Stenberg explains that chemistry came naturally to the two of them. “I feel like me and Bobby have always kind of been kindred spirits. We’ve occupied similar spaces. And I think similar creative and creative worlds, intellectual worlds since we were teenagers,” she says.

In an interview with The More Deadly Podcast, director Castel recalled how the casting came together and that the two leads had a little bit of history. Menuez was cast first in the lead-up to filming the two discussed casting. “Bobbi, of course, was like, I’m dying to know who do you want for the role of Jonny?” recalled Castel. “I was like, I really want it to be Amandla Stenberg. And Bobbi was like, ‘We know each other.’ Which was really crazy, because I did not know that.”

As for that fiery chemistry between her leads, well that it turns out came about very naturally. “What was also really funny is that Bobbi revealed that when they first met, they had a little bit of a crush on each other,” said Castel. “So it was perfect!”

Amanda Stenberg and Bobbi Salvor Menuez cuddle behind the scenes

Courtesy of Paramount

Throughout filming, the two grew even closer, says Stenberg. “I feel like one of the biggest blessings of having been able to work on this really beautiful project is walking away with such a special friend,” she shares. “I think that there was a really innate and natural chemistry between us. I think it’s also because I think we understand a lot about each other’s life experiences and have similar perspectives on the world.”

This is a sentiment that Menuez also holds, adding that they also share a very strong work ethic. “It was honestly just such a joy and a pleasure to get to work together. Because I just felt so much, like, on the same page around our level of dedication,” and that together they also crafted some of the most emotionally and physically intimate scenes spending their days off together talking them through and going over the script.

“It was really exciting to be like, what is it that we want to see in a movie as queer people? How do we find that together and push for that together and make it something that we want to see in film and something that feels real and makes you feel your body?," recalls Menuez. "I just felt like we were really so aligned and mutually so dedicated to a shared vision. We kind of came in with a level of mutual trust. Just having been friends and obviously moving through such an intense movie with intense material that that trust just deepened each day on set. I really felt so supported by Amandla to make those moments feel so real.”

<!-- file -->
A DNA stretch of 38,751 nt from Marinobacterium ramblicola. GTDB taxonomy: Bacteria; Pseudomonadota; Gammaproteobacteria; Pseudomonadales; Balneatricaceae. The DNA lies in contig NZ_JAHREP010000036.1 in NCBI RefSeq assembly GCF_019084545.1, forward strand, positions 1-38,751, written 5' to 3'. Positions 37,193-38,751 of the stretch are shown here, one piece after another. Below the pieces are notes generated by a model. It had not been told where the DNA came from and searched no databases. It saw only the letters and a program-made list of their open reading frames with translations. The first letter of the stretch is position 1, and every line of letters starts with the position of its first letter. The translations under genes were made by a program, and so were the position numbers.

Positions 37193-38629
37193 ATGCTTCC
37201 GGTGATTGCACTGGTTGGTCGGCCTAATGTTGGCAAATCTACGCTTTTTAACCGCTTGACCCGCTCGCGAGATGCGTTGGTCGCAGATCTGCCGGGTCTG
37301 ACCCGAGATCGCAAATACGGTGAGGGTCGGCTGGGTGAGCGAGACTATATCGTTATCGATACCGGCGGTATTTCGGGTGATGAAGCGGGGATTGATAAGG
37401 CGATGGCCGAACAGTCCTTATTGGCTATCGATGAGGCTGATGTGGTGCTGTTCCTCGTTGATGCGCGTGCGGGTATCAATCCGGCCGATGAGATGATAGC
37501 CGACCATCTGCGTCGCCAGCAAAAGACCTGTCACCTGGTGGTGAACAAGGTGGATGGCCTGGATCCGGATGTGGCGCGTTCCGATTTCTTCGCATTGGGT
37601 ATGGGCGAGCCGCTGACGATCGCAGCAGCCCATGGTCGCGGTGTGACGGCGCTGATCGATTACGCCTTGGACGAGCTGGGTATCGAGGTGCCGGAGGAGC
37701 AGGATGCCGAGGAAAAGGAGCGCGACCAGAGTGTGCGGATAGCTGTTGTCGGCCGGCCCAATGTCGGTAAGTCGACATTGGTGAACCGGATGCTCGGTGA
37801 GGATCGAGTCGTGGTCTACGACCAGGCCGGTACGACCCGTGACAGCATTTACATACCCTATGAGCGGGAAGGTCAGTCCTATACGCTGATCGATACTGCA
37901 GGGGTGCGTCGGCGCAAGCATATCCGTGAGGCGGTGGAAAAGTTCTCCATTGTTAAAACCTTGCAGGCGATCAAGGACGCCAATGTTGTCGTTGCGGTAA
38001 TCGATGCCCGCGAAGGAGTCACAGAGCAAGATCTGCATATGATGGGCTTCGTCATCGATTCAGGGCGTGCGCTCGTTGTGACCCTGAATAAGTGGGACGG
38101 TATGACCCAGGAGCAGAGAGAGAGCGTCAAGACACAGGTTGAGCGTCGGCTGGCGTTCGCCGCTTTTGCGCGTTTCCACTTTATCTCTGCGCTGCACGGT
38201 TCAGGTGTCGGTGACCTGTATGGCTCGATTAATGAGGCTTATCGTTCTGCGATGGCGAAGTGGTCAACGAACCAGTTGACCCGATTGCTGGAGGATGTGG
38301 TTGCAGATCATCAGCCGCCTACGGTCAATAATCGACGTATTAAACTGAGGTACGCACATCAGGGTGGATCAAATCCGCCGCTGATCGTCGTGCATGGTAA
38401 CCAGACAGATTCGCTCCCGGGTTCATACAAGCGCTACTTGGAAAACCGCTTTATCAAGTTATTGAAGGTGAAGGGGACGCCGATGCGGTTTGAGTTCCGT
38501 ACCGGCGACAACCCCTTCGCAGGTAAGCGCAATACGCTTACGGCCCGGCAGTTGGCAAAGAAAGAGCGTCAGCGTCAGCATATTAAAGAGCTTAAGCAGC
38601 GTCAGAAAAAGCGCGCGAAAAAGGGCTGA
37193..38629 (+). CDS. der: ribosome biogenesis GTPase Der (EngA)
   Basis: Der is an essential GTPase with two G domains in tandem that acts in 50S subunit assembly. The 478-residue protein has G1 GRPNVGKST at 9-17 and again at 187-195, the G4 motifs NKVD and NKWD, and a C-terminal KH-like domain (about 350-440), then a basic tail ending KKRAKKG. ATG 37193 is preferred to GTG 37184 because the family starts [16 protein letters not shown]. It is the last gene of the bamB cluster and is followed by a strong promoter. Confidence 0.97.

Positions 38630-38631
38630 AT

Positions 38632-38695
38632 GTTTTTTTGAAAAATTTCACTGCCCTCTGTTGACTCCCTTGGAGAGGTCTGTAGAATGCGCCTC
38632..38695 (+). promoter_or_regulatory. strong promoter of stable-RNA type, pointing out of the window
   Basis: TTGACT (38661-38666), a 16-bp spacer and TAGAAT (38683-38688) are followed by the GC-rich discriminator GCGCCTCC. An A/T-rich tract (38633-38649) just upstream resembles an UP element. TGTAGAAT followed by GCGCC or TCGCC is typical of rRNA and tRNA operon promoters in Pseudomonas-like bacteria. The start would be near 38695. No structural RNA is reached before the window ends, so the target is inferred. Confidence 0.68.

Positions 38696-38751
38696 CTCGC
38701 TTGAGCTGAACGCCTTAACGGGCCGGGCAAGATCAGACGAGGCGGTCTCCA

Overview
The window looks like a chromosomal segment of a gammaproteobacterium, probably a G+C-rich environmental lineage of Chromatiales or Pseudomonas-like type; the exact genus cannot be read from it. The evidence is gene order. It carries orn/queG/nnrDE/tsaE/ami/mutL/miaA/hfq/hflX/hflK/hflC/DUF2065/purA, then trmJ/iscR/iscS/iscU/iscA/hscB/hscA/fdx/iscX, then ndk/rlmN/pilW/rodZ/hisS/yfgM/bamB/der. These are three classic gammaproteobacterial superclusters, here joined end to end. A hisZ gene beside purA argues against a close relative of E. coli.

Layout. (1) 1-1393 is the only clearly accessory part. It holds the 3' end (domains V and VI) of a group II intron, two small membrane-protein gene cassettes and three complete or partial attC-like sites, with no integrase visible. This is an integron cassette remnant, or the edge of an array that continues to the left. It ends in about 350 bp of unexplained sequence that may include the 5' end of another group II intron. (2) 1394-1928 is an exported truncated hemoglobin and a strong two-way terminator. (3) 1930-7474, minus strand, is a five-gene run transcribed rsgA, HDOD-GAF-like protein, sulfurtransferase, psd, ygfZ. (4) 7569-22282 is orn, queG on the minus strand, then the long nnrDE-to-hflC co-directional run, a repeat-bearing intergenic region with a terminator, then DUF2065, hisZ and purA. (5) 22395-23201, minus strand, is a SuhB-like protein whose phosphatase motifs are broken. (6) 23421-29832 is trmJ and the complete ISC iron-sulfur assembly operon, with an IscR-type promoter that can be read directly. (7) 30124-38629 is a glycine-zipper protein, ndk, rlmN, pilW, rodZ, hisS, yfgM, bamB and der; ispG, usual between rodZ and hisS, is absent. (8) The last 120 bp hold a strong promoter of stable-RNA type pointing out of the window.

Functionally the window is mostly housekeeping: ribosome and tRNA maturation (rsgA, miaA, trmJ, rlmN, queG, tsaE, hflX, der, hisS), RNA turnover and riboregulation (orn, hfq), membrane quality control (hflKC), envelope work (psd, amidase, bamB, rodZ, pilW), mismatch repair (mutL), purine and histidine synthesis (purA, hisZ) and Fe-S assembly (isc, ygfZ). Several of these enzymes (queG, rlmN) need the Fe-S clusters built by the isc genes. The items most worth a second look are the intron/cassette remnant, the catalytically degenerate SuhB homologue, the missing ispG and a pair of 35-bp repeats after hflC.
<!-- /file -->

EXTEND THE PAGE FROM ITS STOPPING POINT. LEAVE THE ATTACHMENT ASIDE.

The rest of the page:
Amanda Stenberg and Bobbi Salvor Menuez cuddle behind the scenes

Courtesy of Paramount

All of this alchemy comes together and the finished result in an achingly beautiful story, a modern queer fairytale anchored by two stellar performances, along with a rich and saturated use of color and heightened by a thumping ‘80s-inspired electronic score from Boy Harsher’s Augustus Muller.

Editors note: These interviews were conducted prior to the SAG-AFTRA and Writers Guild of America strikes.

My Animal arrives in limited theaters September 8 followed by a digital release on September 15. Watch the trailer below.

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Rachel Shatto

EIC of PRIDE.com

Rachel Shatto, Editor in Chief of PRIDE.com, is an SF Bay Area-based writer, podcaster, and former editor of Curve magazine, where she honed her passion for writing about social justice and sex (and their frequent intersection). Her work has appeared on Elite Daily, Tecca, and Joystiq, and she podcasts regularly about horror on the Zombie Grrlz Horror Podcast Network. She can’t live without cats, vintage style, video games, drag queens, or the Oxford comma.

Rachel Shatto, Editor in Chief of PRIDE.com, is an SF Bay Area-based writer, podcaster, and former editor of Curve magazine, where she honed her passion for writing about social justice and sex (and their frequent intersection). Her work has appeared on Elite Daily, Tecca, and Joystiq, and she podcasts regularly about horror on the Zombie Grrlz Horror Podcast Network. She can’t live without cats, vintage style, video games, drag queens, or the Oxford comma.